Dr. George Harpur, an authority on underwater medicine, noted that alcohol, improperly prepared equipment and defective gear all played a part in the death.
The inquest jury recommended that scuba- diving associations have better standards of training and testing and should emphasize the hazards of using alcohol or drugs before diving.
Douglas Bard, 34, of Hamilton, died July 12 in a dive at Tobermory - the first of two deaths this summer at the popular diving spot 95 kilometres northwest of Owen Sound.
Mr. Bard, president of Hamilton's Halcyon Diving Club, died of a massive embolism - air bubbles that form in the bloodstream because of an abrupt change in pressure.
The inquest was told that Mr. Bard and another diver had five beers each before the dive and that the drinking continued up to the time they entered the water. At a depth of 30 metres, the effect of alcohol increases by one-third because of the change in pressure.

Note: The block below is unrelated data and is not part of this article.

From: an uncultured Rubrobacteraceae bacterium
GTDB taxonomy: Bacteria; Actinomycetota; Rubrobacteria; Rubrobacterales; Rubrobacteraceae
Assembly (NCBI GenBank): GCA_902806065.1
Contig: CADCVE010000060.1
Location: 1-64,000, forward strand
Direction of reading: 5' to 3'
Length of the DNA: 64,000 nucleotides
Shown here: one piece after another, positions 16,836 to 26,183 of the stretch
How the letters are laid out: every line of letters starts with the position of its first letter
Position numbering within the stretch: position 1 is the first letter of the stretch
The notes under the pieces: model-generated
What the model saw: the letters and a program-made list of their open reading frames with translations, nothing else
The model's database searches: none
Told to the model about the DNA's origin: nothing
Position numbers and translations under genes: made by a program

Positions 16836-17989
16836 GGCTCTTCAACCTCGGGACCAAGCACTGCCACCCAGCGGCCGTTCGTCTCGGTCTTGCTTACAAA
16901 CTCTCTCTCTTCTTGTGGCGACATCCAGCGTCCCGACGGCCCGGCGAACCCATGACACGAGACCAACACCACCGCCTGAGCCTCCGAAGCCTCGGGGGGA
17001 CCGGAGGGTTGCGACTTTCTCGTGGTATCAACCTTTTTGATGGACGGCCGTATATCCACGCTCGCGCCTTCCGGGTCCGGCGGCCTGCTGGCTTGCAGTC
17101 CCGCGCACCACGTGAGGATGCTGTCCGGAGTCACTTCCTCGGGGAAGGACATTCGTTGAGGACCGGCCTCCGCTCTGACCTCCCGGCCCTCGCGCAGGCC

Mr. Bard also started the fatal dive with less than half a tank of air. When his supply ran out, he tried to surface from a depth of 30 metres while sharing another diver's tank.
Halfway up, the other diver, Dennis Black, also ran out of air. He survived by inflating an emergency vest that floated him quickly to the surface. Mr. Bard apparently tried his vest, but it did not inflate.
The five divers in the party also were carrying heavier weights on their belts than experts recommend, the inquest was told.
Tobermory, on the Bruce Peninsula where Lake Huron joins Georgian Bay, is one of Ontario's most popular diving spots because of a large number of shipwrecks.
Two weeks after the Bard accident, an inexperienced Michigan man, Joe Mikesell, died in the area while diving.
"Basic scuba diving safety rules violated, coroner's probe told.(News)." Globe & Mail [Toronto, Canada] 2 Aug. 1985: P15. Popular Magazines. Web. 21 Nov. 2009.
Gale Document Number:A165594967
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